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What is special about oil?

  1. Jan 11, 2010 #1
    What is so special about oil that it is used for
    - energy generation
    - plastic production
    - ...?

    What are possible replacements for oil as it is used today?
     
  2. jcsd
  3. Jan 11, 2010 #2

    mgb_phys

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    It's rather conveniently liquid and there is loads and loads of it.

    Coal and gas
     
  4. Jan 11, 2010 #3

    russ_watters

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    1. It burns. Pretty well.
    2. It contains carbon and forms long molecular chains.
     
  5. Jan 11, 2010 #4
    But what is "special"? What does oil have that not many other material have?
     
  6. Jan 11, 2010 #5

    mgb_phys

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    You mean what's special about oil as a source of hydrocarbons, or whats special about hydrocarbons?
     
  7. Jan 11, 2010 #6
    I dunno. How does oil compare to rocks?
     
  8. Jan 11, 2010 #7
    Basically which properties does oil have that you wouldn't find in any other substance.
     
  9. Jan 11, 2010 #8

    russ_watters

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    These questions are way too vague. One of thousands of possible answers to #1:

    Oil burns, water doesn't.

    If you can't be more specific, you may want to pick up a chemistry or chemical engineering textbook to start reading through.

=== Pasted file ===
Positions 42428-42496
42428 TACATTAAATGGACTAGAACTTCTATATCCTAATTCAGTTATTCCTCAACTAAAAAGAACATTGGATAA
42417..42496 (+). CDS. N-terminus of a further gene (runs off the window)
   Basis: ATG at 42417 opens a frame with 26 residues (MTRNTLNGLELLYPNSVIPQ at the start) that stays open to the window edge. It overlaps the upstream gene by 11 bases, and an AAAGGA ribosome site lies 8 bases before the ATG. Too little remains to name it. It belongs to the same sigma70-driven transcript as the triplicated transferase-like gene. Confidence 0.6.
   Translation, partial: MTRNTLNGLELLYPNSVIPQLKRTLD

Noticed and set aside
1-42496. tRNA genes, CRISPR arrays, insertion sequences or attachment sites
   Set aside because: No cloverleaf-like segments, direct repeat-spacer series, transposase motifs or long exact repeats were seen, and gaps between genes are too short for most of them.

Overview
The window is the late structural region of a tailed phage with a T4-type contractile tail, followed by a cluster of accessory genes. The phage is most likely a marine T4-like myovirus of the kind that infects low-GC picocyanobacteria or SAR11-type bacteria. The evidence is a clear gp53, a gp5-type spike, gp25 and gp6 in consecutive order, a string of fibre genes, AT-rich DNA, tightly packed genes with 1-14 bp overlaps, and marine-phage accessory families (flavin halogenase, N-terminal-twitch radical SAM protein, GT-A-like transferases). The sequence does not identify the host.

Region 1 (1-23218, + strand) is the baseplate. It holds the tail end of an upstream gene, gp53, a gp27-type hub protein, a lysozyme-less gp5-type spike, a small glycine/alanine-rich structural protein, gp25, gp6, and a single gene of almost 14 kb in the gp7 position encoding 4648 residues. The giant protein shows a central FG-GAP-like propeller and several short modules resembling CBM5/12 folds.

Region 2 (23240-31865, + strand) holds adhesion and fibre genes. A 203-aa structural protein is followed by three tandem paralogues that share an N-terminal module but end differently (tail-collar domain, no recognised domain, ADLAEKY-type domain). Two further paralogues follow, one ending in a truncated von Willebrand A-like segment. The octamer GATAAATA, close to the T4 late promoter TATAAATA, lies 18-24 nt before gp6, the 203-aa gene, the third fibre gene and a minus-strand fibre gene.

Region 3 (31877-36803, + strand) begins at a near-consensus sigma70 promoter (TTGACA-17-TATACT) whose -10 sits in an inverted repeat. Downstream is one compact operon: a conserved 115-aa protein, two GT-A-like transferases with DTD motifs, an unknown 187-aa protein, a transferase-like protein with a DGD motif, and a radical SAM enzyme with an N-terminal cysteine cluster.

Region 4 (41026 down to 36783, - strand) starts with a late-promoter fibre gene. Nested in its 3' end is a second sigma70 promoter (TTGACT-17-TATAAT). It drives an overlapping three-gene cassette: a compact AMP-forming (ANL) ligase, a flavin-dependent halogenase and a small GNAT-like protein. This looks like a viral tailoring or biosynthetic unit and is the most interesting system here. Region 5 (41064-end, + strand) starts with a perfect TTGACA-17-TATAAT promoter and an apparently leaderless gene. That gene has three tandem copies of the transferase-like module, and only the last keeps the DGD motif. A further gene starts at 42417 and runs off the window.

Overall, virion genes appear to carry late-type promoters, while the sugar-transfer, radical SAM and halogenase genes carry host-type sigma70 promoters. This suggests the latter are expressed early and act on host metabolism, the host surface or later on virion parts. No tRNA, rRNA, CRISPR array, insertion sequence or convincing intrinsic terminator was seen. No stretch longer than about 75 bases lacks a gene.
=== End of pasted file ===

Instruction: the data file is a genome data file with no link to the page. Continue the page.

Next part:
10. Jan 11, 2010 #9
    You know, Gerenuk. At first I thought you were messing with us. Now I think you are asking "what are the values of oil, and how can these values be replaced?".

    Am I wrong?
     
  11. Jan 12, 2010 #10
    In my view people just have not understood the question. They say oil burns. Then I could say, "Well, wood also burns so just being inflammable is no special".

    The question which properties does oil have that no (or hardly any) other substance has?

    A good answer probably starts with
    "Oil releases more energy when being burned than most other materials and plastics can be made from oil since only oil [...] Al these properties together can be found only in oil"
     
  12. Jan 12, 2010 #11
    But you still haven't specified what properties you're looking for!

    Unless your answer is something like magic faeries, the question is still too vague.
     
  13. Jan 12, 2010 #12
    Just any properties you can think of. Anything that distinguishes oil as a whole from all other materials.
     
  14. Jan 12, 2010 #13
    Its a hydrocarbon.
     
  15. Jan 12, 2010 #14
    Hmm, maybe I don't know enough about the chemistry of nature.

    Are there no other hydrocarbons in nature?
    And if there are, why don't they substitute oil?
    Isn't there a lot of hydrocarbons in plants?
    How does oil take a special position?
     
  16. Jan 12, 2010 #15
    Im sure there are many hydrocarbons existing in nature but they don't exist in the quantities that oil exists in. Remember oil is the derivative of plant and animal matter over a long period of time.
     
  17. Jan 12, 2010 #16
    Thanks. That sounds like an answer I was looking for.